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F.D.A. Warns of Coronary heart Issues From Malaria Medicine Used for Coronavirus


The medication could cause harmful abnormalities in coronary heart rhythm in coronavirus sufferers, and ought to be used solely in scientific trials or hospitals the place sufferers might be carefully monitored for coronary heart issues, the Meals and Drug Administration warned in a security communication issued on Friday.

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Several medical societies, including the Infectious Diseases Society of America, the American Thoracic Society and the American College of Cardiology, have warned of the risks of using malaria drugs with azithromycin to treat patients with Covid-19 outside of a clinical trial or without close monitoring.

“The F.D.A. is aware of reports of serious heart rhythm problems in patients with Covid-19 treated with hydroxychloroquine or chloroquine, often in combination with azithromycin” and other drugs that can disrupt heart rhythm, the statement said. It also noted that many people were getting outpatient prescriptions for the drugs in the hopes of preventing the infection or treating it themselves.

The warning is based on reports from multiple sources that described adverse events, including several types of abnormal heart rhythm, “and in some cases death,” the F.D.A. said.

There is no proven treatment for the coronavirus, and there is no proof that hydroxychloroquine and chloroquine can help coronavirus patients. Those two drugs are approved to treat malaria and the autoimmune diseases lupus and rheumatoid arthritis. But earlier reports from France and China suggesting a benefit led to interest in the drugs, even though the reports lacked the scientific controls needed to determine whether the drugs actually worked. The French study was later discredited.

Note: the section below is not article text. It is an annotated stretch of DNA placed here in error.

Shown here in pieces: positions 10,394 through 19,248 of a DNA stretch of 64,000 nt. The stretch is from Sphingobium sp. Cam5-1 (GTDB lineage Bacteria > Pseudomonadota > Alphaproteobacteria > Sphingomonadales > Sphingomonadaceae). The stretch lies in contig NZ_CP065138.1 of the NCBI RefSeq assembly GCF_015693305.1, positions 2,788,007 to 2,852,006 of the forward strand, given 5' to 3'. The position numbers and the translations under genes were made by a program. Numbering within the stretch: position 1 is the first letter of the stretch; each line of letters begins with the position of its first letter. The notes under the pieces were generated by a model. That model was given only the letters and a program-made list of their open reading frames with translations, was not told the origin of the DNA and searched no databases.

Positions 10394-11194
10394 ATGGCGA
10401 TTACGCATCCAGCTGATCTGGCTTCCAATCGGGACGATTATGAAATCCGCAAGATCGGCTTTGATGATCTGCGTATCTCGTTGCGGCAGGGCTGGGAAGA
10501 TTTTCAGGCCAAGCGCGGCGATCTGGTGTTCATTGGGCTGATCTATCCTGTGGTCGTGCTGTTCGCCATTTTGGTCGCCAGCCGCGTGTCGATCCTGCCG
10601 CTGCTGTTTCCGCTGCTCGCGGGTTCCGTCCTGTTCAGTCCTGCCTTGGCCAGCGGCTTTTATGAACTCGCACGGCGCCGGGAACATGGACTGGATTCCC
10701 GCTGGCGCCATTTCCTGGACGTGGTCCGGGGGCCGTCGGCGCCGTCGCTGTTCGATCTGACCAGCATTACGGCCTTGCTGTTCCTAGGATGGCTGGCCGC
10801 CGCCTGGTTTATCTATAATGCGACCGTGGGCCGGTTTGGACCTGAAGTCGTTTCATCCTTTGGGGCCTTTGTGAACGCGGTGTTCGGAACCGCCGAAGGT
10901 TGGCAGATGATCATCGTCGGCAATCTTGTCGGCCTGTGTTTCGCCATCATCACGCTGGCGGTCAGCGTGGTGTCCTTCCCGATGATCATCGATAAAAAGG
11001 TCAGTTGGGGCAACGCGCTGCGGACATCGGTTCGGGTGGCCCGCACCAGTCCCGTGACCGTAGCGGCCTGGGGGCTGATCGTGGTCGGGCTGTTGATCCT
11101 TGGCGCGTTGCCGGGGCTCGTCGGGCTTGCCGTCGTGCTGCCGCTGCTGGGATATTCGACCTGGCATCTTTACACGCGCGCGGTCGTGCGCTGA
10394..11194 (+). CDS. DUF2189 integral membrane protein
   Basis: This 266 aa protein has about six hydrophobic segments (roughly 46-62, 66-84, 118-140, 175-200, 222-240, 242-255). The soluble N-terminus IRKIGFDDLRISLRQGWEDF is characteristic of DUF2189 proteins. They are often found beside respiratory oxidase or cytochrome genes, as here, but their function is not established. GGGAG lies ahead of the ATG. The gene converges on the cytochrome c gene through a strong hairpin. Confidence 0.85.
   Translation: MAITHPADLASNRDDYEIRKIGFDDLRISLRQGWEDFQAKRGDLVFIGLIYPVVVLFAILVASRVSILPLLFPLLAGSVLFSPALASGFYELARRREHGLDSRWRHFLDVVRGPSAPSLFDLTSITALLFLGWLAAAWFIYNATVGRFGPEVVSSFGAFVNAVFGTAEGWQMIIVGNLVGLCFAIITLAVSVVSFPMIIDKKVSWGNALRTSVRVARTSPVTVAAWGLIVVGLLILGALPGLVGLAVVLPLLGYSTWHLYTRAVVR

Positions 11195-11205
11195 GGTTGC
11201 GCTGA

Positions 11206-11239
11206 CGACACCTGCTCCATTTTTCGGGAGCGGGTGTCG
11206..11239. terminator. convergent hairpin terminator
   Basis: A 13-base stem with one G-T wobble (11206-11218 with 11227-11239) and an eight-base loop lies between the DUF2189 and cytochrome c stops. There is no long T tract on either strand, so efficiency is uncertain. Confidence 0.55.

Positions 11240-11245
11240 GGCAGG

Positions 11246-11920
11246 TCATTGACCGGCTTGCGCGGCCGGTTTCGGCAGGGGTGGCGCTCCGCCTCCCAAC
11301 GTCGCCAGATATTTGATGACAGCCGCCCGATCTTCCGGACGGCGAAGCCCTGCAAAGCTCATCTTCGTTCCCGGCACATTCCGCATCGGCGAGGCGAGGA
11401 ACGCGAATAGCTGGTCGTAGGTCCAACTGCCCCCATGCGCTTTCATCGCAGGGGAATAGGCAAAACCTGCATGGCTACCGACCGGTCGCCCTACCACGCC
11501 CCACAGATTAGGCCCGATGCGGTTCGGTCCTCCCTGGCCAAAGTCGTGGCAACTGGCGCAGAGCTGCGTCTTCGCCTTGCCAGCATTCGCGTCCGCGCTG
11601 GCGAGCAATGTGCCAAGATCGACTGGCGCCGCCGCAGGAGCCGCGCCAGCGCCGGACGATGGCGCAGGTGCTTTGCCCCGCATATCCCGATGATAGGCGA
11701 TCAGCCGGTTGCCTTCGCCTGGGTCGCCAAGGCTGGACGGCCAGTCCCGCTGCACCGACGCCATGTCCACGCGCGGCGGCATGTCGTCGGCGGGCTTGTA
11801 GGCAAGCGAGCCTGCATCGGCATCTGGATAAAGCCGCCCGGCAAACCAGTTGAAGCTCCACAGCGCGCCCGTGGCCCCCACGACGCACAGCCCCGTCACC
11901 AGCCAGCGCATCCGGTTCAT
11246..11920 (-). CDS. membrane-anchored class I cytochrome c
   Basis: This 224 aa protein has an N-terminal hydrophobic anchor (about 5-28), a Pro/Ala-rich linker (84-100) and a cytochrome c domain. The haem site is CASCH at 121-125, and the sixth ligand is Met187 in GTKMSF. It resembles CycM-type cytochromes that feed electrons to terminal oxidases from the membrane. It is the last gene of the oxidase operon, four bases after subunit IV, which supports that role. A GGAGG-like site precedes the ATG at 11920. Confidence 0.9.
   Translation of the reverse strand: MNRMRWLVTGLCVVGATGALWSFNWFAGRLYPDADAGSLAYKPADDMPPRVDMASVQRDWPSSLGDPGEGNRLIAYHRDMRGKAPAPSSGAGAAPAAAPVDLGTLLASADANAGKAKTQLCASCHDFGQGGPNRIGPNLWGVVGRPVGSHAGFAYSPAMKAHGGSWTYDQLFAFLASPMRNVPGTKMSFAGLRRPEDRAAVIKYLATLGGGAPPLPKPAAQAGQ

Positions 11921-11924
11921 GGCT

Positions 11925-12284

Scientists have urged that the drugs be tested in controlled clinical trials to find out definitively whether they can fight the coronavirus or quell overreactions by the immune system that can become life-threatening. Those studies are underway in the United States and around the world.

Dr. Anthony Fauci, director of the National Institute of Allergy and Infectious Diseases and a member of the president’s coronavirus task force, has not endorsed the drugs, but has consistently said that scientific evidence is essential to find out whether they work.

“I have been very clear of the importance of doing randomized controlled trials to definitively prove whether something is both safe and effective,” he said in an interview.

A report on Friday, from doctors in New York, adds to concerns about combining hydroxychloroquine and azithromycin. In 84 hospitalized patients receiving the drugs, electrocardiograms found a rhythm disruption called a prolonged QTc interval a few days after the treatment began. In nine cases the disorder was severe, reaching levels known to increase the risk of sudden death. None of the patients died from heart problems, however.

Many of the 84 patients had other health problems, including 65 percent with high blood pressure and 20 percent with diabetes. Their ages ranged from 18 to 88, with an average of 63, and 74 percent were male. Many hospitals are reporting that the disease appears more serious in men than in women.

The doctors suggested that the underlying illnesses and the severity of the coronavirus infection may have made the patients especially vulnerable to the cardiac effects of the combined drugs.

Their study was peer reviewed but did not include a comparison group of patients who did not receive the drugs, to see if their heart rhythm changed as the disease progressed.

But the study was not a controlled trial, was not peer-reviewed and patients who received the drugs were sicker to begin with. The authors wrote, “These findings highlight the importance of awaiting the results of ongoing prospective, randomized, controlled studies before widespread adoption of these drugs.”

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